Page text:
Financial Realities of Plant-Based Meat Substitutes


Over the past few years trade publications have hyped plant-based alternatives to meat. As each successive press release records another QSR either trialing or offering a veggie-burger commentators extoll the virtues of sustainability, welfare and create a “feel-good” halo for the category.


Beyond Meat the putative leader in the field filed for an IPO on Monday April 22nd anticipating sale of shares valued at $183 million and raising the company to “unicorn” status with a potential valuation of $1.2 billion. As an uninformed observer it would be fair to assume that production of a plant-based burger could be effected less expensively compared to beef. The recent SEC Form S-1filing by Beyond Meat Inc. in advance of their IPO dispels this notion. For FY 2017 ending December 31st the Company generated a loss of $30.3 million on sales of $32.6 million. This might by acceptable for a potential high-tech start-up incurring high R&D expenditure in addition to organizational and preliminary costs but an analysis of the prospectus reveals a serious flaw in the vegetable-burger model.


For FY 2016 the cost of goods sold representing raw ingredients, processing and packaging amounted to $22.5 million exceeded revenue of $16.2 million by 39 percent. The cost of goods sold in FY 2017 amounted to $24.3 million or 115 percent of revenue.  For the nine months ending September 2018 Beyond Meat managed to increase revenue from $21.1 million to $56.4 million albeit by almost doubling the Selling, General and Administrative (SGA) expense category ($23.1 million) compared to the corresponding first three quarters of FY 2017 ($12.4 million). It would be expected that scale of volume and experience would have reduced the cost of the vegetable-burgers in relation to sales. For the two nine-month periods the proportion of the cost of goods sold expense category improved from 115 percent of sales through Q3 of FY 2017 to 83 percent of sales value through Q3 of FY 2018. Given R&D costs of $6.3 million, restructuring, amounting to $1.1 million and the SGA expenditure of $23.1 million the Company generated net losses of $23.4 million and $22.4 million respectively for the successive nine-month periods.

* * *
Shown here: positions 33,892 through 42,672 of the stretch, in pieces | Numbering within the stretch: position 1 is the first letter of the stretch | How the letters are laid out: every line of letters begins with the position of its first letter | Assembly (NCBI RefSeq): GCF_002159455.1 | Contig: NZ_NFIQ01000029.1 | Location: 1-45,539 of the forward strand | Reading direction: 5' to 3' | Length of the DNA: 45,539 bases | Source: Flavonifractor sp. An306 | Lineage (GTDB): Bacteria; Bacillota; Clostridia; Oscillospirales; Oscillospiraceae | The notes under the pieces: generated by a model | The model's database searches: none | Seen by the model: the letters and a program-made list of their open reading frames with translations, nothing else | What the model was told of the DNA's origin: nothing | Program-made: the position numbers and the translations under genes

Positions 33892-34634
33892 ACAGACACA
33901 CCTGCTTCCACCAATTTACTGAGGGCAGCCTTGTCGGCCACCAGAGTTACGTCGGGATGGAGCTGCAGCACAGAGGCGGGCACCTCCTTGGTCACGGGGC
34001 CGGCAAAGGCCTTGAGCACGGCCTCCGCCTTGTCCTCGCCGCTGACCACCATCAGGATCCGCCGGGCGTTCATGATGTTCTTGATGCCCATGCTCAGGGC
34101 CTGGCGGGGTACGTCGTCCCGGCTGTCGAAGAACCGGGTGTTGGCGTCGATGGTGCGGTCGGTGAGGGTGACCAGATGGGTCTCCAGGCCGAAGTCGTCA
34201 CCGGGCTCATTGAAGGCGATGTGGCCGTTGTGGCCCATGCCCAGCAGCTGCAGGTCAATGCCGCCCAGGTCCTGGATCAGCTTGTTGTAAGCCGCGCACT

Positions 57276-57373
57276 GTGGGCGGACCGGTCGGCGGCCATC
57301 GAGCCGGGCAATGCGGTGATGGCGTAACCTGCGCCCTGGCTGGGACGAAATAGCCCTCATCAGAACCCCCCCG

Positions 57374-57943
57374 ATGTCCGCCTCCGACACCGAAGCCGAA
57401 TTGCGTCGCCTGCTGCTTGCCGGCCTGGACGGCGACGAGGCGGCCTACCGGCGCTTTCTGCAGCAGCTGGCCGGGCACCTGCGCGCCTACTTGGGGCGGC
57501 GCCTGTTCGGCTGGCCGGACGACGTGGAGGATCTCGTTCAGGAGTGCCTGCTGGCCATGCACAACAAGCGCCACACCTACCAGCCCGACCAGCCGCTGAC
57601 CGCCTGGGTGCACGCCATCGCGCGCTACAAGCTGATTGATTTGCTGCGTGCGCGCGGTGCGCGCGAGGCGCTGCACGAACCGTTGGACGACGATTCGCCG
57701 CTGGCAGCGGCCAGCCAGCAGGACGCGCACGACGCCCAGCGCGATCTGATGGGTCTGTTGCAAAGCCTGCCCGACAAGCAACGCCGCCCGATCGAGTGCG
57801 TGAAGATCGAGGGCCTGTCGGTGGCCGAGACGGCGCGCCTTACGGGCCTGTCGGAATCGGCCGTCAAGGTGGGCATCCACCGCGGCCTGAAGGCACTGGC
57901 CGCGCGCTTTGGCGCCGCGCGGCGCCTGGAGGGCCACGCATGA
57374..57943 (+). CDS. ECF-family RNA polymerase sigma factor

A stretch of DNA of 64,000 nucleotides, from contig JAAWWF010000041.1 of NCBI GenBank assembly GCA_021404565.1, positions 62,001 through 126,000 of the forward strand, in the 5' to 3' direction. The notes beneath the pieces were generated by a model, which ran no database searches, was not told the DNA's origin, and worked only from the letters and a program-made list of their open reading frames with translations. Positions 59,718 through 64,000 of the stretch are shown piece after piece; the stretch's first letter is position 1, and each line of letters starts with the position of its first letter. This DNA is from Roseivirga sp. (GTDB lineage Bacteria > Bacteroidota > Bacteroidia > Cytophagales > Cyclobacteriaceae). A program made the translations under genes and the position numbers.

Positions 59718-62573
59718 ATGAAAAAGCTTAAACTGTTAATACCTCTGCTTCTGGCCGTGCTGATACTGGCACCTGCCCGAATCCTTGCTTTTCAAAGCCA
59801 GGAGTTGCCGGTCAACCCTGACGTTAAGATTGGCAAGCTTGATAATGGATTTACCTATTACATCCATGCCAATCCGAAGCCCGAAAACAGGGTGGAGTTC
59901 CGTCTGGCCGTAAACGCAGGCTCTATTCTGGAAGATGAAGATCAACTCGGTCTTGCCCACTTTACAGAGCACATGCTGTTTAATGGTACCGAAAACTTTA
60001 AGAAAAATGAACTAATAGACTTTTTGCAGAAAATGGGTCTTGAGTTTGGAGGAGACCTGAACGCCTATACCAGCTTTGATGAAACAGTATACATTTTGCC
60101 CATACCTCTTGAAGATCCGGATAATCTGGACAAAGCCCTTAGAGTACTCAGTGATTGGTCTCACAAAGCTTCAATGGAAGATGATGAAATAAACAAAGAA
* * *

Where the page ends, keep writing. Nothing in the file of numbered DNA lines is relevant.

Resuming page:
It would appear that the high cost of manufacturing plant-based meat substitutes is disproportionate to their value in competition with ground beef. This would seriously constrain the profitability of the enterprise irrespective of scale. Perhaps this is the reason why Kleiner Perkins and two other venture capital investors with collectively 42 percent of the equity, wish to expedite an IPO to recoup their capital.  Tyson New Ventures previously held seven percent of the equity but the Company announced on April 24th that it had sold its shareholding valued at $80 million based on the proposed IPO share price. Noel White CEO of Tyson Foods obviously can read financial statements.

Beyond Meats may be a company with a great future behind it. Unless production cost can be brought into line with beef patties prospects for future positive earnings look dim. As it is the company is losing money on every patty but to quote Henry Ford they “hope to make it up on the volume”